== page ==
3 major expenses no one can avoid in retirement

Most people can't avoid taxes in retirement.

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Most people can’t avoid taxes in retirement.
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CHARLY TRIBALLEAU/AFP/Getty Images

  • Retirement isn’t much cheaper than your working years.
  • In fact, healthcare costs are often greatest in retirement and they tend to increase with age.
  • Retirees can’t avoid taxes, either – Social Security benefits, distributions from 401(k)s, and income from other investments are all subject to taxation.
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Retirement may relieve you from decades of work, but some obligations are inescapable.

It’s crucial to consider two major expenses in calculations for retirement needs: health insurance and taxes.

Fidelity Investments estimates the average 65-year-old couple will spend $11,000 on healthcare in their first year of retirement. While the most basic Medicare plan is free for most people over 65, there are still out-of-pocket costs, such as deductibles, copayments, and prescriptions, to factor in. But Medicare doesn’t cover everything – many retirees pay extra for supplemental health insurance called Medigap.

Plus, some retirement income is subject to taxes like any other earnings, so Social Security benefits and distributions from a tax-deferred retirement account like a 401(k) or IRA aren’t all yours to keep.

Here’s are three expenses that are practically impossible to avoid in retirement:

1. Medicare

America’s federal health insurance program for retirees kicks in at age 65. Anyone who had Medicare taxes taken out of their paycheck during their working years will usually not have to pay a monthly premium for Part A, which covers hospital insurance costs after a patient meets various deductibles.

Medical insurance coverage is included in Part B, which costs about $130 a month, on average, for Social Security recipients, and is typically deducted from their monthly benefit check. For new enrollees, people not collecting Social Security, Medicaid recipients, and high earners, monthly premiums in 2019 range from $135 to $460. Once the $185 deductible is met, Part B covers doctors’ services, outpatient care, medical supplies, and preventive services.

Read more: Here’s exactly how to figure out when you can retire

Some retirees may also opt to pay for Part D, which covers prescription drug costs. The monthly premium is based on income and ranges from about $12 to $77.

The final Medicare option is Part C, or Medicare Advantage, which is considered an “all-in-one” plan. Retirees either opt for Medicare Advantage or some combination of Parts A, B, and D. Costs for this type of plan depend on the private insurance provider.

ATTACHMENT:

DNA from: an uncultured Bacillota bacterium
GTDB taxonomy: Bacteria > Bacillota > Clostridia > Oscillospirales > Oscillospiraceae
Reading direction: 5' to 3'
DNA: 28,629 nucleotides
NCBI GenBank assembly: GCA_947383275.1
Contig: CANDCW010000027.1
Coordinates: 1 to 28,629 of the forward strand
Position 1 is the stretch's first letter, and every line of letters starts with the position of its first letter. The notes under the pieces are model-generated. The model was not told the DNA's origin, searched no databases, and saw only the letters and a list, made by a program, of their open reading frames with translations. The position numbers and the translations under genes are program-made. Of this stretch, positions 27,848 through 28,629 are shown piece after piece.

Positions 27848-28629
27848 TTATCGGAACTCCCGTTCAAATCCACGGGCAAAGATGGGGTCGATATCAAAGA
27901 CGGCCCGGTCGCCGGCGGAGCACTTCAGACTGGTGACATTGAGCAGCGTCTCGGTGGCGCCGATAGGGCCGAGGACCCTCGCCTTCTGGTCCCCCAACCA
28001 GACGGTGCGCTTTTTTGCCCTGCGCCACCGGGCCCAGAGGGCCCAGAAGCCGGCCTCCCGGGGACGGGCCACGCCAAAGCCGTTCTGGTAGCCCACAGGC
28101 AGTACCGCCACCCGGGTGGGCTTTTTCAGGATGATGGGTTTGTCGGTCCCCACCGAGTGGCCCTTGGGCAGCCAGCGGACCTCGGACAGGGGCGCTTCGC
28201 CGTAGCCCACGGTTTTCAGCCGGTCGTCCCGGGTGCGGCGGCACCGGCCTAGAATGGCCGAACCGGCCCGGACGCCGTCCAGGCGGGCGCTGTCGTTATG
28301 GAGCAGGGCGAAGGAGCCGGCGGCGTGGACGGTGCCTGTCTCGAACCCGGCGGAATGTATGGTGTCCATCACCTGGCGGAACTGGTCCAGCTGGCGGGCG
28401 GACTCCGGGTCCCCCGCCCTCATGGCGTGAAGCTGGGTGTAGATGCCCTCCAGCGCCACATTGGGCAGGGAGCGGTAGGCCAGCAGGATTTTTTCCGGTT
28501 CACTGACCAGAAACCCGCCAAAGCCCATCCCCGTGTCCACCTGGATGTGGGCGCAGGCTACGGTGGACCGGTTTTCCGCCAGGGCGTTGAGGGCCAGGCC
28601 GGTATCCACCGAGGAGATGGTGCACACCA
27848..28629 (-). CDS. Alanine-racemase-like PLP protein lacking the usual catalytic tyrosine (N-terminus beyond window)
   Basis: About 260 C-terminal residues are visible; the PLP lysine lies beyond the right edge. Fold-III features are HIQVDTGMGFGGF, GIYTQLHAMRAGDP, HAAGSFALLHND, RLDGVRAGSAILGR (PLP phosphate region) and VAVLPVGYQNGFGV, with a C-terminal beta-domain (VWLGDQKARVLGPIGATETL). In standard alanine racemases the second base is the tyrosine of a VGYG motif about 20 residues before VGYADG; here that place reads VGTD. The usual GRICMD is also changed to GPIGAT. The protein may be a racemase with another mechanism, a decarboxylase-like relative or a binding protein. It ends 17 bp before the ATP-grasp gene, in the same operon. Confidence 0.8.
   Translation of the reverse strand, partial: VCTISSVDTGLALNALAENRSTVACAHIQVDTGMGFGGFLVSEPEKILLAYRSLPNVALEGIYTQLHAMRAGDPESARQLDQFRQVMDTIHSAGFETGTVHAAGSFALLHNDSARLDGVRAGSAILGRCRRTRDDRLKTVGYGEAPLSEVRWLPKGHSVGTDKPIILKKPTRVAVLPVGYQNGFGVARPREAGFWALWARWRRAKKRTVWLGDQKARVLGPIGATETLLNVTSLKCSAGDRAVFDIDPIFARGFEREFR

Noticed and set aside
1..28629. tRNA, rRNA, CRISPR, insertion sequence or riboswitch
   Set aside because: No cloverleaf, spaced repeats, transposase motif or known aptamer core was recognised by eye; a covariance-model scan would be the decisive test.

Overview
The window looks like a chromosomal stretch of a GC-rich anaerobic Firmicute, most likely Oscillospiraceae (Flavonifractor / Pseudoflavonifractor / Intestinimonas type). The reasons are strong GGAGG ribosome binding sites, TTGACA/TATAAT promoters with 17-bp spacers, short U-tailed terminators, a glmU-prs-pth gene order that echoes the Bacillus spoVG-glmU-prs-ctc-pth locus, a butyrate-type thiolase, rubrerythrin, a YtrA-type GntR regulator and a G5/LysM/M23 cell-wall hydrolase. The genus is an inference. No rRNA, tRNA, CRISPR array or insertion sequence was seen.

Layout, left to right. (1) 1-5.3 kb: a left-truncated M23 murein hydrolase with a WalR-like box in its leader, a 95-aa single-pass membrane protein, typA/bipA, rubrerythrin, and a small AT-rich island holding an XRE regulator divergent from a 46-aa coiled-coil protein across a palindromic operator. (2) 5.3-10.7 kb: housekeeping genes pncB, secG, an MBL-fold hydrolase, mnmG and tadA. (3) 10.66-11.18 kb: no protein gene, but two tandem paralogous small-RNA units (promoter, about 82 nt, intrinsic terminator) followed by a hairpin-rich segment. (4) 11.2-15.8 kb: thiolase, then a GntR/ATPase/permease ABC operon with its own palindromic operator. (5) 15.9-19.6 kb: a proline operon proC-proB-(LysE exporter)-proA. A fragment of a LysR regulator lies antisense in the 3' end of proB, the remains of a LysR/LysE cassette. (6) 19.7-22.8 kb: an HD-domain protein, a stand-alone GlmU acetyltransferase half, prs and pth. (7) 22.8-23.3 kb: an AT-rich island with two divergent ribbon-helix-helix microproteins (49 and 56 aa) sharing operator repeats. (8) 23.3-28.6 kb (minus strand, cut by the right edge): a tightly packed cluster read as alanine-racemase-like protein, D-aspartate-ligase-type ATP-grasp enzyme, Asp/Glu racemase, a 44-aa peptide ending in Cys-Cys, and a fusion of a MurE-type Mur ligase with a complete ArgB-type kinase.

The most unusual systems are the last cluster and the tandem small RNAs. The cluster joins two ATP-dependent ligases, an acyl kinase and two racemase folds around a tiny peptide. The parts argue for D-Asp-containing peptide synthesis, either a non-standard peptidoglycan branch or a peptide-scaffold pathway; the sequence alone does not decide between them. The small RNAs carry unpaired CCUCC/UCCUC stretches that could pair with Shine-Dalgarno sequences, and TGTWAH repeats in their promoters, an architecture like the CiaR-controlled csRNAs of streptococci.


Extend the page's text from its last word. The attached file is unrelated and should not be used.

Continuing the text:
2. Supplemental health insurance

Medicare alone doesn’t cover everything. Many retirees opt for supplemental health insurance called Medigap to help cover the cost of high Medicare deductibles, copayments, and coinsurance.

Medigap plans are sold by private insurance companies and cover an individual, so couples must buy separate policies. Some insurers base monthly premiums for Medigap on age, so costs may increase over time.

Read more: Medicare isn’t enough for retirees – here’s how much extra coverage costs in every state, ranked

But Medicare and Medigap are only for people over age 65. Early retirees have to find coverage elsewhere – whether through a former employer, a working spouse’s insurance plan, or a private insurer – until Medicare kicks in. Costs for these types of health insurance run high.

3. Taxes

Most retirement income is subject to taxes, with the exception of some Social Security benefits and any Roth retirement account.

Retirees whose only source of income is Social Security don’t pay federal income taxes. But most retirees have income from multiple sources – including investments and retirement-account distributions – and could be taxed on up to 85% of their Social Security benefits.

Distributions from a traditional 401(k) or IRA are taxed as ordinary income since the account was funded with pretax dollars. Required minimum distributions on these accounts begin at age 70 and a half. Pension benefits are taxable as well if they were funded with pretax money.

Read more: Dual-income couples tend to make a major mistake that jeopardizes their retirement

Distributions from a Roth 401(k) or Roth IRA – which were funded with post-tax dollars – are not taxed in retirement as long as the account has been open for at least five years. But according to Investopedia, regardless of whether the income is taxable or not, all distributions need to be reported on a tax return as income.

Capital gains (income from the sale of investments), dividends, and interest income are subject to taxation, too.

There are several strategies for reducing taxes in retirement, from delaying Social Security benefits to postponing retirement-account withdrawals. By consulting a financial planner, you can figure out what’s best for your situation.